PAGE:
To Stop Insider Trading in D.C., Shrink Government

Widespread outrage over the recently passed STOCK Act, however justified, is misplaced, as it is directed toward a symptom, not the disease.

This article was originally published in The Hill

Widespread outrage over the recently passed STOCK Act, however justified, is misplaced, as it is directed toward a symptom, not the disease. The disease is the ever-growing micromanagement of the economy by the federal government. You can’t cure a cold by blowing your nose, and you can’t “cure” Washington by trying to restrict information flows.

Inside political information is valuable because legislative actions can have huge effects on industries, and there are few industries these days that don’t face political risks or opportunities in Washington. Subsidies, bailouts, taxes, regulations governing how you can do business---these are just a few of the ways in which Washington can make life miserable (or pleasant) for a corporation.

Health care and finance are just two industries in which politically sensitive information is valuable. Consider the Affordable Care Act’s mandate that all Americans buy insurance. This mandate is being reviewed by the U.S. Supreme Court, but when it was passed, it was expected to deliver a new set of customers to the insurance industry, which in turn was expected to boost industry profitability. Advance knowledge of whether there would be a mandate and, perhaps more importantly, how it would be structured, would be of significant value for an investor in the insurance industry. 

Similarly, the Dodd-Frank Act offered many opportunities for members of Congress and others in the know to trade before the rest of the market caught on. The structure of Sen. Dick Durbin’s debit card processing fee price cap, for example, affected prospects of profitability for debit card issuers and large retailers. The specific wording of Dodd-Frank’s highly technical derivatives provisions had the power to determine the future profitability of companies that hoped to serve as trade data repositories, clearinghouses, or exchanges for swaps, as well as the Main Street companies that rely on swaps to hedge their risks. Keep in mind that these are just a few of the provisions in Dodd-Frank, and this was just one piece of legislation.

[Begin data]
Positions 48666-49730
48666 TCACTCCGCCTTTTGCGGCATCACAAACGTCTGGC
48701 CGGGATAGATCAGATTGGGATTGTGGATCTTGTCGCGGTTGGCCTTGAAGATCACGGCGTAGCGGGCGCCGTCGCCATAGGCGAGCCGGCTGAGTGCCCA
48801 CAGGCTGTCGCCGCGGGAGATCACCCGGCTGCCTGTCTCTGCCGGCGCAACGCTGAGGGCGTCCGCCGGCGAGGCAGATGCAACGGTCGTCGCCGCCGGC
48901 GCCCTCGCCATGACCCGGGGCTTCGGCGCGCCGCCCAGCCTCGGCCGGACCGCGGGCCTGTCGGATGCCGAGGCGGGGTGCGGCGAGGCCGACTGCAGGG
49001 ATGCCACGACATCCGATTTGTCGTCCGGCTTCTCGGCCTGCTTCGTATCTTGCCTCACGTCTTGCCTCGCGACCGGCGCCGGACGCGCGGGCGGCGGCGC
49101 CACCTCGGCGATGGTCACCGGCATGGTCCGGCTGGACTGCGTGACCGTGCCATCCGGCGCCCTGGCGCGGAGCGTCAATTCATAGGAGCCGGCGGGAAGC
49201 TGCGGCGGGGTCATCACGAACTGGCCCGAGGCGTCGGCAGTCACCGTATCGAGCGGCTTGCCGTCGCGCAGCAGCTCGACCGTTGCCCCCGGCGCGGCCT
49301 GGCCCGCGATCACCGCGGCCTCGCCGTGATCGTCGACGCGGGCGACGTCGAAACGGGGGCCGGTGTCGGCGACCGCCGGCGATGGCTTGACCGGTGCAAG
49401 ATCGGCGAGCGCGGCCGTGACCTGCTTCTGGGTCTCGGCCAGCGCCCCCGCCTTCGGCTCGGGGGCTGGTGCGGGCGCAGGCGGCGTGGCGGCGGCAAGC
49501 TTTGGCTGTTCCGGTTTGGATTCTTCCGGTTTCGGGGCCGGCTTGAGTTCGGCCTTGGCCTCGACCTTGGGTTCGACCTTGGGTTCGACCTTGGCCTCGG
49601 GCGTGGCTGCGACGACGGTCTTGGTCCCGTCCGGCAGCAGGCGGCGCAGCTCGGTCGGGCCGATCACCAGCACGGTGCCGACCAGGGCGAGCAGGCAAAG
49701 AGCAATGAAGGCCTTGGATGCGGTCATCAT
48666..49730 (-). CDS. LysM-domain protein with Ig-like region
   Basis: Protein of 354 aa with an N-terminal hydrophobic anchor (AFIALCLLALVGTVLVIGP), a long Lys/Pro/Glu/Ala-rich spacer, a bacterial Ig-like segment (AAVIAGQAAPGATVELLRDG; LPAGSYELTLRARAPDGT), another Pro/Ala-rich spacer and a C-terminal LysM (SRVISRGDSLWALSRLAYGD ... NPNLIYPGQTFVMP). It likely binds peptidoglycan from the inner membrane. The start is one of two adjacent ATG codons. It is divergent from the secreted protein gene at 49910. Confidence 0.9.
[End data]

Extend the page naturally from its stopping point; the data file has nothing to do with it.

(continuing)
If laws and regulations were not such crucial determinants of business success or failure, cashing in on inside information about upcoming regulatory changes would not be so lucrative. If government were not so omnipresent, the resources devoted to gaining an edge in political information could be put toward productive use. But the stakes are high. Not only can the costs of regulation affect companies’ bottom lines, but so can government subsidies or grants of regulatory monopolies.  

Advance knowledge that a company or industry will be on either the winning or the losing side of a law or regulation is very valuable to investors. As long as the federal government is actively managing the economy, information about what it is planning to do will be an important factor in the investment decisions of members of Congress, congressional staffers, and hedge funds that have paid people to glean this information from Congress. The STOCK Act won’t affect these incentives.

Those members of Congress who are shocked, just shocked, at stock trading on political information may want to look in the mirror, because they have created the problem. If they really wanted to solve it, they’d rethink the federal government’s micromanagement of the economy. They would eliminate corporate subsidies, stop allowing regulations to pick winners and losers in the economy, and resist the temptation to redesign the structure of entire industries. And if you believe this will happen soon, given the atmosphere in Washington, do we have a great stock tip for you!